Gaining ligand selectivity in thyroid hormone receptors via entropy.

Article Details


Martinez L, Nascimento AS, Nunes FM, Phillips K, Aparicio R, Dias SM, Figueira AC, Lin JH, Nguyen P, Apriletti JW, Neves FA, Baxter JD, Webb P, Skaf MS, Polikarpov I

Gaining ligand selectivity in thyroid hormone receptors via entropy.

Proc Natl Acad Sci U S A. 2009 Dec 8;106(49):20717-22. doi: 10.1073/pnas.0911024106. Epub 2009 Nov 19.

PubMed ID
19926848 [ View in PubMed

Nuclear receptors are important targets for pharmaceuticals, but similarities between family members cause difficulties in obtaining highly selective compounds. Synthetic ligands that are selective for thyroid hormone (TH) receptor beta (TRbeta) vs. TRalpha reduce cholesterol and fat without effects on heart rate; thus, it is important to understand TRbeta-selective binding. Binding of 3 selective ligands (GC-1, KB141, and GC-24) is characterized at the atomic level; preferential binding depends on a nonconserved residue (Asn-331beta) in the TRbeta ligand-binding cavity (LBC), and GC-24 gains extra selectivity from insertion of a bulky side group into an extension of the LBC that only opens up with this ligand. Here we report that the natural TH 3,5,3'-triodothyroacetic acid (Triac) exhibits a previously unrecognized mechanism of TRbeta selectivity. TR x-ray structures reveal better fit of ligand with the TRalpha LBC. The TRbeta LBC, however, expands relative to TRalpha in the presence of Triac (549 A(3) vs. 461 A(3)), and molecular dynamics simulations reveal that water occupies the extra space. Increased solvation compensates for weaker interactions of ligand with TRbeta and permits greater flexibility of the Triac carboxylate group in TRbeta than in TRalpha. We propose that this effect results in lower entropic restraint and decreases free energy of interactions between Triac and TRbeta, explaining subtype-selective binding. Similar effects could potentially be exploited in nuclear receptor drug design.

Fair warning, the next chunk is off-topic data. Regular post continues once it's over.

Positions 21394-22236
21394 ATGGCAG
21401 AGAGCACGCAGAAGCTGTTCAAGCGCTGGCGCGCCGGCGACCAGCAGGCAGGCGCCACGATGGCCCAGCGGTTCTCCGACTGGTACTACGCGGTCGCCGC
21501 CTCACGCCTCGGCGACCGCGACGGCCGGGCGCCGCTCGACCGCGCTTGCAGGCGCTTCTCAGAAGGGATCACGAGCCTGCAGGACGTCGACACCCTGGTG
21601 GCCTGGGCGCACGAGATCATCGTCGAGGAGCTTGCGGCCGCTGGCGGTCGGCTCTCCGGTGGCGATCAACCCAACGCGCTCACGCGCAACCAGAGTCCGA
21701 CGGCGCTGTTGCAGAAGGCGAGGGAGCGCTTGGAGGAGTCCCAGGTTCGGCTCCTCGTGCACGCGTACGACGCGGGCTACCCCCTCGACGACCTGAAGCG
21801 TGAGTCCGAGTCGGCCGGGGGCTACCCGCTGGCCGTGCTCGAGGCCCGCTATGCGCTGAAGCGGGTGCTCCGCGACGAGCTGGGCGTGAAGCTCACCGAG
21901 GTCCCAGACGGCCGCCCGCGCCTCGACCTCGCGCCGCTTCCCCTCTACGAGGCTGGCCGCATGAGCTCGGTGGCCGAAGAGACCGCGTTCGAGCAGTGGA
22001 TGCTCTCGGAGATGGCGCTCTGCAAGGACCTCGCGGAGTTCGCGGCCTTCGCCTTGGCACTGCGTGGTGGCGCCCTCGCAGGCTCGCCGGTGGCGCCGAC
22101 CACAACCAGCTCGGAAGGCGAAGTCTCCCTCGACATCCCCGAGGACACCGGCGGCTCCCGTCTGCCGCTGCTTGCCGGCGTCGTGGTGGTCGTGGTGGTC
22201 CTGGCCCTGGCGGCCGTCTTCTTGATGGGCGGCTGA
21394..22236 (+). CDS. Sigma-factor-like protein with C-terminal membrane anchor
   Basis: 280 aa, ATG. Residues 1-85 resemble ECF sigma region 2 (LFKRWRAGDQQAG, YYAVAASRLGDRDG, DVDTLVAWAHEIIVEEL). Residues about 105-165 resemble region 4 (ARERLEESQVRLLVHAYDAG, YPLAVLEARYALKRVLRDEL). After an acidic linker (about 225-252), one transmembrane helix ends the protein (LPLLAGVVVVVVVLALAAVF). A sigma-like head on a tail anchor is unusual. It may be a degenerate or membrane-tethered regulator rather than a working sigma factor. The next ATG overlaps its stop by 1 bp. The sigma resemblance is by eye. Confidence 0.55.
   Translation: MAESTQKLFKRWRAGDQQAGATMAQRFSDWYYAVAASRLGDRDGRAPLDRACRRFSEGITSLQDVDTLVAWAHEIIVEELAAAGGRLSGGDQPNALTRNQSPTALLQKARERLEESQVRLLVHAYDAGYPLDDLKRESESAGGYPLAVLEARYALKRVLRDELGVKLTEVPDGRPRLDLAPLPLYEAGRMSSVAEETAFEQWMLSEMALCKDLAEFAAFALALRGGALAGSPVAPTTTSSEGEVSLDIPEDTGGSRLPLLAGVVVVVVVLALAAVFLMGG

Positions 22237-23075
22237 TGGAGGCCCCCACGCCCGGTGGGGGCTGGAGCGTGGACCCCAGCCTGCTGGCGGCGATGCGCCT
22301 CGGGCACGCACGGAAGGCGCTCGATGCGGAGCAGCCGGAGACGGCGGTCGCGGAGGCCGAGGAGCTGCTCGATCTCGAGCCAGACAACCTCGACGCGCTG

DrugBank Data that Cites this Article

NameUniProt ID
Thyroid hormone receptor betaP10828Details
Thyroid hormone receptor alphaP10827Details